Tuesday, 20 November 2012


I'm not the only one who has come to enjoy Colombia recently. As well as the many species of resident birds, their are quite a few migrants who come here in the Autumn (or should I say fall!) after breeding in North America. 

There are many warblers in the trees and bushes around the city. From our balcony I now see Yellow Warblers (Setophaga petechia) nearly every day.

Yellow Warbler (Setophaga petechia)
I've seen Black and White Warbler (Mniotilta varia) a few times. They feed by running up and down the tree trunks very like a Treecreeper in Britain. Like all the warblers, they're hard to digiscope at a distance because they move all the time.

Black and White Warbler (Mniotilta varia)
Tennessee Warbler (Oreothlypis peregrina) are also frequent at the moment, but they are a little less distinctive.

Tennessee Warbler (Oreothlypis peregrina)

I've also seen Bay-breasted Warbler (Setophaga castanea) from the balcony, and there are lots of Blackburnian Warbler (Setophaga fusca) around the city too. Many warblers present something of a challenge to ID here as many are not in their bright summer plumage. In addition, they are not singing at all, so I'll have to improve my ID skills.
Red-eyed Vireo (Vireo olivaceus) seem to be plentiful. Whilst looking at one, I noticed these malar stripes, which means it is in fact a Black-whiskered Vireo (Vireo altiloquus). I don't think they're often seen here on migration, but it was around for a week or more and I was lucky to get this shot.
Black-whiskered Vireo (Vireo altiloquus)
There are a few other larger migrant birds. Summer Tanager (Piranga rubra) are common, both bright red (male) and dull yellow (females/juveniles).

Summer Tanager (Piranga rubra) female
I've also seen one Yellow-billed Cuckoo (Coccyzus americanus) and Baltimore Oriole (Icterus galbula) on a few occasions.

Last, but not least, on 29th October, late in the afternoon, I saw about 2000 Turkey Vultures (Cathartes aura) spread across the sky, circling and all moving south, high over the city. These vultures are a common sight in and around Bucaramanga, but as you usually see only a handful in one place, I had no doubt these were migrant birds and not residents.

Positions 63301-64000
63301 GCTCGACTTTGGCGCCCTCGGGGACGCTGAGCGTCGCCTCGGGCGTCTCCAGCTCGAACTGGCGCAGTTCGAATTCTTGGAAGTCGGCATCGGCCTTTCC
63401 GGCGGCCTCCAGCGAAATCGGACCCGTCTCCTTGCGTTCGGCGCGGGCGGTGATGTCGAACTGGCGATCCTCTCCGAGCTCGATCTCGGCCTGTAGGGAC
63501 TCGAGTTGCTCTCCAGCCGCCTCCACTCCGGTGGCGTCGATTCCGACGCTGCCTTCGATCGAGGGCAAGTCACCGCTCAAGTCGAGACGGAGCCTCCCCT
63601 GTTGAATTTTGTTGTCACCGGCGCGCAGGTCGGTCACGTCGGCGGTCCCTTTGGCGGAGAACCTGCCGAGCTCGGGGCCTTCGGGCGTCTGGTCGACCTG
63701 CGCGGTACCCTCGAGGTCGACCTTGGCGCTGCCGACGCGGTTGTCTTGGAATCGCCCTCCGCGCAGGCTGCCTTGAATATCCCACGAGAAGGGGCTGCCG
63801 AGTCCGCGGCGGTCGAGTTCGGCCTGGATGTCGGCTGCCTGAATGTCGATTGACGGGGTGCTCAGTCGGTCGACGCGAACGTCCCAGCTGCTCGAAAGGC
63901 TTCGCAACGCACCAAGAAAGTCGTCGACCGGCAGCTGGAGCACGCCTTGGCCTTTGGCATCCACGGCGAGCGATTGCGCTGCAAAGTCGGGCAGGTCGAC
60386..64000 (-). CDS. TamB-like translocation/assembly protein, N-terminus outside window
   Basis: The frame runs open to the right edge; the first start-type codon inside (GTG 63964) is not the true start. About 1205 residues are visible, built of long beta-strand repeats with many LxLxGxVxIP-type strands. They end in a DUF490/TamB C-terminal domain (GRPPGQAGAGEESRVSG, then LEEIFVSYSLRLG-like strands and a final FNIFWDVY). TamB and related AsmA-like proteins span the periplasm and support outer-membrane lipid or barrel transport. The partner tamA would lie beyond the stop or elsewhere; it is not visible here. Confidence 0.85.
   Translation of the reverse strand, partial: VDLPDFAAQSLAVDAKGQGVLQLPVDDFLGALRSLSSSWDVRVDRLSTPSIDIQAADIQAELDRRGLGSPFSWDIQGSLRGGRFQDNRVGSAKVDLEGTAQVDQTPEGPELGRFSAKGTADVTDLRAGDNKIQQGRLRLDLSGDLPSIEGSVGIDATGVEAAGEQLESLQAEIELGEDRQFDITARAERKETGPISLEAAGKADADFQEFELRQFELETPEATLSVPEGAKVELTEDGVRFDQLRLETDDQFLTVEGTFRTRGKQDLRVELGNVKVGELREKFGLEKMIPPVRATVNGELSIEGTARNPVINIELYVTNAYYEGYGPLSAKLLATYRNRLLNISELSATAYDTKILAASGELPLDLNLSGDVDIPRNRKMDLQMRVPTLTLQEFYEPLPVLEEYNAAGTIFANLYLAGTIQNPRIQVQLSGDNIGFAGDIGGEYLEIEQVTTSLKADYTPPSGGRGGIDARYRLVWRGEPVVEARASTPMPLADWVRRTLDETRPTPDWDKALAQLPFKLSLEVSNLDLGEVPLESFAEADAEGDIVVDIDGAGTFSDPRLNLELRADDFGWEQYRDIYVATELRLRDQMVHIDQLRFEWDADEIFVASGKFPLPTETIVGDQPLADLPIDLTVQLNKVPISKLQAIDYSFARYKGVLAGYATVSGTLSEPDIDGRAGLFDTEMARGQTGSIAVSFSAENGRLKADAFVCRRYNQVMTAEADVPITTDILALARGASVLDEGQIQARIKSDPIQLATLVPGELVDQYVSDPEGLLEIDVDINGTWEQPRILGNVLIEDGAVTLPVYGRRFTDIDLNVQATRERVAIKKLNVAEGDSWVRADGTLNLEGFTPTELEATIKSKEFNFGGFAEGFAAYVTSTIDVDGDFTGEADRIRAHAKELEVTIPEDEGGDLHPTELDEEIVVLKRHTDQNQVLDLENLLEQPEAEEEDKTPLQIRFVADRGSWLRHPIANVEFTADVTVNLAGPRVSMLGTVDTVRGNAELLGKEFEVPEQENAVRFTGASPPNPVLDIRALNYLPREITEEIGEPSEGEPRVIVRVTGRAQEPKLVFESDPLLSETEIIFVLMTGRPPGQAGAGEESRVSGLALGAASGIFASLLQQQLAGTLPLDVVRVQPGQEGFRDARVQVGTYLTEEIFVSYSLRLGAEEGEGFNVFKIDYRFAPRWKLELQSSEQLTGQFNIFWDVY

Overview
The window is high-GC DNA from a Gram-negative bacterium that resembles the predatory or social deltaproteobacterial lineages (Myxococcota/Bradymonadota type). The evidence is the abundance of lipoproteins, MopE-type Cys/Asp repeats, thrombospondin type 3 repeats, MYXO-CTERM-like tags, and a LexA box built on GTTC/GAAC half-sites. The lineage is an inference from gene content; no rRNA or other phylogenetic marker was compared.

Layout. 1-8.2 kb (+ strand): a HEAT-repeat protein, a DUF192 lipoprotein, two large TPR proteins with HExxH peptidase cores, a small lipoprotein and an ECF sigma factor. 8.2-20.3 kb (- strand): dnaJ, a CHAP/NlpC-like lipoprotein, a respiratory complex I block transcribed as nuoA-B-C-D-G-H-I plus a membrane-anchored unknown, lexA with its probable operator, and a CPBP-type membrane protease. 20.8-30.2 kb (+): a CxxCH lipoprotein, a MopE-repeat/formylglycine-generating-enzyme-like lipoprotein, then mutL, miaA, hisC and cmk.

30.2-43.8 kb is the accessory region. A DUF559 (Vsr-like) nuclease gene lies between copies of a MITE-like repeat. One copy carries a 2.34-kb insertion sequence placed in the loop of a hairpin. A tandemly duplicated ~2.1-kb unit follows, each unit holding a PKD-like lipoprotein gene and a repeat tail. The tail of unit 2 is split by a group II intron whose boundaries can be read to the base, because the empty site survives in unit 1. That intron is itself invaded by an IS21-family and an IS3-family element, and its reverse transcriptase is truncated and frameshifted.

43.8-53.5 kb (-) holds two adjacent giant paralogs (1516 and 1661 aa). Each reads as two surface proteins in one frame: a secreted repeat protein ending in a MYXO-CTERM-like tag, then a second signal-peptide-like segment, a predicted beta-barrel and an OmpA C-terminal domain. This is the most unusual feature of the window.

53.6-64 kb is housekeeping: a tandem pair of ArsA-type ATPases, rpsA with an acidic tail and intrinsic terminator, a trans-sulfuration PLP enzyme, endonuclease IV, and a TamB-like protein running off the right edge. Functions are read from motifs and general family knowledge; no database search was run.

migrating Turkey Vultures (Cathartes aura)

I found this website Turkey Vulture Migration Project which gives details of some GPS tagged North American Turkey Vultures. It seems some migrate from western Canada migrate to winter in the llanos of Venezuela, and, based on those tracks, I suspect the birds I saw may have been coming from there. If they want to go east of here to Venezuela, I'm not sure how they are crossing the high Eastern Cordillera of the Andes. Apparently over 100,000 Turkey Vultures cross the Darien Gap into Colombia in the Autumn, I'd love to see that, as well of some of the other migrating raptors. Perhaps there is still time for a few more sightings of migrants here this year?

1 comment:

  1. HI!!!
    I am a student of the Master in International Tourism at the University of Lugano, and I need your help for my Master Thesis.
    I am analyzing the potentials of Colombia as a new, successful destination for backpackers.
    I believe this Country may represent the perfect destination for this kind of tourism thanks to his natural and cultural diversity.

    If you have ever backpacked Colombia, I would kindly ask you to complete this short survey or please forward it.

    thank you!! :)


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